NEW YORK, NY.-
James Maraniss, a Spanish scholar who wrote the libretto for an opera that was finished in 1978, won a Pulitzer Prize in 2000 but was not fully staged for another decade, died Jan. 9 at his home in Chesterfield, Massachusetts. He was 76.
The cause was a heart attack, his brother, David, said.
Maraniss, a professor of Spanish and European studies at Amherst College, had never written a libretto when composer Lewis Spratlan, a faculty colleague, approached him in 1975 to collaborate on an opera based on Pedro Calderon de la Barcas early 17th-century drama La Vida es sueño (Life Is a Dream). The piece had been commissioned by the New Haven Opera Theater in Connecticut.
Excited at how Calderons vivid writing quickly conjured musical images in his mind, Spratlan told Maraniss the news about the commission not knowing that Maraniss was an expert on Calderons work.
It was a wonderful happenstance that this was the case, Spratlan, now retired from Amhersts music department, recalled in a phone interview. The two men, friends and neighbors in adjoining apartments in a campus house, soon started working together and completed the three-act opera in 1978. That year, Maraniss also published On Calderon, a study of the writers plays, including La Vida es sueño, which is about a prince in conflict with his father, the king.
Maraniss familiarity with Calderons rhythms and language animated the libretto.
Jim managed to take extremely elaborate 17th-century Spanish, the equivalent of Elizabethan English, with very exalted levels of diction, and rendered it into modern English that preserved all the grandeur of Golden Age Spanish, Spratlan said.
By the time they were finished, though, the New Haven Opera Theater had gone out of business, and no other opera company would produce it. Frustrated for many years, Spratlan finally raised money for concert performances of the second act in early 2000, first at Amherst, then at Harvard. Spratlan nominated himself for the Pulitzer for music and won.
Still, Life Is A Dream did not receive a full production until 2010, at the Santa Fe Opera.
In his review in The New York Times, Anthony Tommasini described the libretto as elegantly poetic, and said that Maraniss and Spratlan honor Calderón by adhering closely to the philosophically ambiguous play, considered the Hamlet of Spanish drama. Sometimes too closely.
David Maraniss said his brother didnt complain about the long wait for a full production.
But that libretto meant as much to Jim as anything he had done in his life, Maraniss, a journalist and biographer who won a Pulitzer in 1993 for his coverage of Bill Clintons first presidential campaign for The Washington Post, said in a phone interview. I cant say the waiting was as torturous for Jim as it was for Lew, but it was a great feeling of relief when it was finally produced.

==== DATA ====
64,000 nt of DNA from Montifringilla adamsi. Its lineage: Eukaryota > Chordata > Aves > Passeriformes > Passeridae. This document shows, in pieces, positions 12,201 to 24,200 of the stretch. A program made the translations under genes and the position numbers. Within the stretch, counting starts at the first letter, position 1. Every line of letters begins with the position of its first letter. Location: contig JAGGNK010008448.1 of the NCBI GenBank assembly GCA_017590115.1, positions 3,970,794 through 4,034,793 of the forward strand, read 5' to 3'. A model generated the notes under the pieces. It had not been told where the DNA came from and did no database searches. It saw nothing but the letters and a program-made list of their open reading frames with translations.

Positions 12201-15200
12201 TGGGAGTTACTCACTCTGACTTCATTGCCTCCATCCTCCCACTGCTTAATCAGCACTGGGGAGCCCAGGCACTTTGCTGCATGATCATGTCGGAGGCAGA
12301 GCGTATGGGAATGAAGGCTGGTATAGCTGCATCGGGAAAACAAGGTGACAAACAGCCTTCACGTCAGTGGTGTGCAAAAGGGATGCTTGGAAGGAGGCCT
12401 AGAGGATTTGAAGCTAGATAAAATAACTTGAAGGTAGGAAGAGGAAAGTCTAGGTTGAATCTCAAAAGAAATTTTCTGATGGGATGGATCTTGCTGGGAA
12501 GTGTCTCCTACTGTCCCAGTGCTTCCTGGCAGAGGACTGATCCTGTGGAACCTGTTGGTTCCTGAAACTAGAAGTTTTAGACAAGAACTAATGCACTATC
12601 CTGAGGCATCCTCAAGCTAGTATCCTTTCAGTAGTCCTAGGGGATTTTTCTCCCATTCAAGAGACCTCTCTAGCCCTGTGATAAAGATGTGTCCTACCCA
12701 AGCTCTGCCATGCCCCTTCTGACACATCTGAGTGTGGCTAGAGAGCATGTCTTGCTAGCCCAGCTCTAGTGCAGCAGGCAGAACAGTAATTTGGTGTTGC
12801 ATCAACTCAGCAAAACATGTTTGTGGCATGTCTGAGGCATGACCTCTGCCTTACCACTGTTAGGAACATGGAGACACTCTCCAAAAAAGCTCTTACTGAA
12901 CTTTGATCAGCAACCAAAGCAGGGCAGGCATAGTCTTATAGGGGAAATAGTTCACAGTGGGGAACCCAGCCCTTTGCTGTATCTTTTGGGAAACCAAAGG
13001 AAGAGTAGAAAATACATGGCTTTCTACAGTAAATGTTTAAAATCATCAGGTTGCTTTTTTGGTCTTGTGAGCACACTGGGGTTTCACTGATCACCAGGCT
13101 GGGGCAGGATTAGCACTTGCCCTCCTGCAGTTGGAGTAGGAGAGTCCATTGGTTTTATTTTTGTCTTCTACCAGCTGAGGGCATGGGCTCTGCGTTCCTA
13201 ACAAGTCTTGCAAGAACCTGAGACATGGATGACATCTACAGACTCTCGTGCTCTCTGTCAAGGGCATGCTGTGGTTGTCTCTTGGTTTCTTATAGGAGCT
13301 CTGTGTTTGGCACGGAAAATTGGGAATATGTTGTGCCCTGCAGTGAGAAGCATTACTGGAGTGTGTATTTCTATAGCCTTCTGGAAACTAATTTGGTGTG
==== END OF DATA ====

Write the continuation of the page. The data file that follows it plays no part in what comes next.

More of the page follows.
James Maraniss and Spratlan won the 2016 Charles Ives Opera Prize from the American Academy of Arts and Letters.
James Elliott Maraniss was born March 22, 1945, in Ann Arbor, Michigan. He moved several times with his family before settling in 1957 in Madison, Wisconsin, where his father, Elliott, a journalist who had been fired from his job as rewrite man at The Detroit Times after an informant identified him as a communist, found work at The Capital Times. His mother, Mary (Cummins) Maraniss, was an editor at the University of Wisconsin Press.
After graduating from Harvard in 1966 with a bachelors degree in Spanish literature, Maraniss earned a masters there in the same subject. He then began work on his doctorate in Romance languages and literature at Princeton University. It was granted in 1975.
Following several months working for Wisconsin Gov. Patrick Lucey on Native American and migrant worker issues, Maraniss was hired at Amherst in early 1972 where he remained until he retired in 2015. He taught Spanish culture and literature in Spanish.
Until recently, he had been working on a translation of Don Quixote.
In addition to his brother, Maraniss is survived by his wife, Gigi Kaeser; his daughter, Lucia Maraniss; his sons, Ben and Elliott; his stepson, Michael Kelly; and his sister Jean Alexander. Another sister, Wendy, died in 1997.
After his work on Life Is a Dream, Maraniss wrote the Portuguese lyrics to James Taylors 1985 song Only a Dream in Rio and translated fiction and essays in the 1990s by Antonio Benitez-Rojo, a Cuban émigré and a major voice in Caribbean literature who was a professor of Spanish at Amherst.
I was bored with being an academic until I began a new life as his translator, Maraniss said in an obituary of Benitez-Rojo, and in a sense his presenter to the English-speaking world, to share that degree of his power, which was that of a great art.
This article originally appeared in The New York Times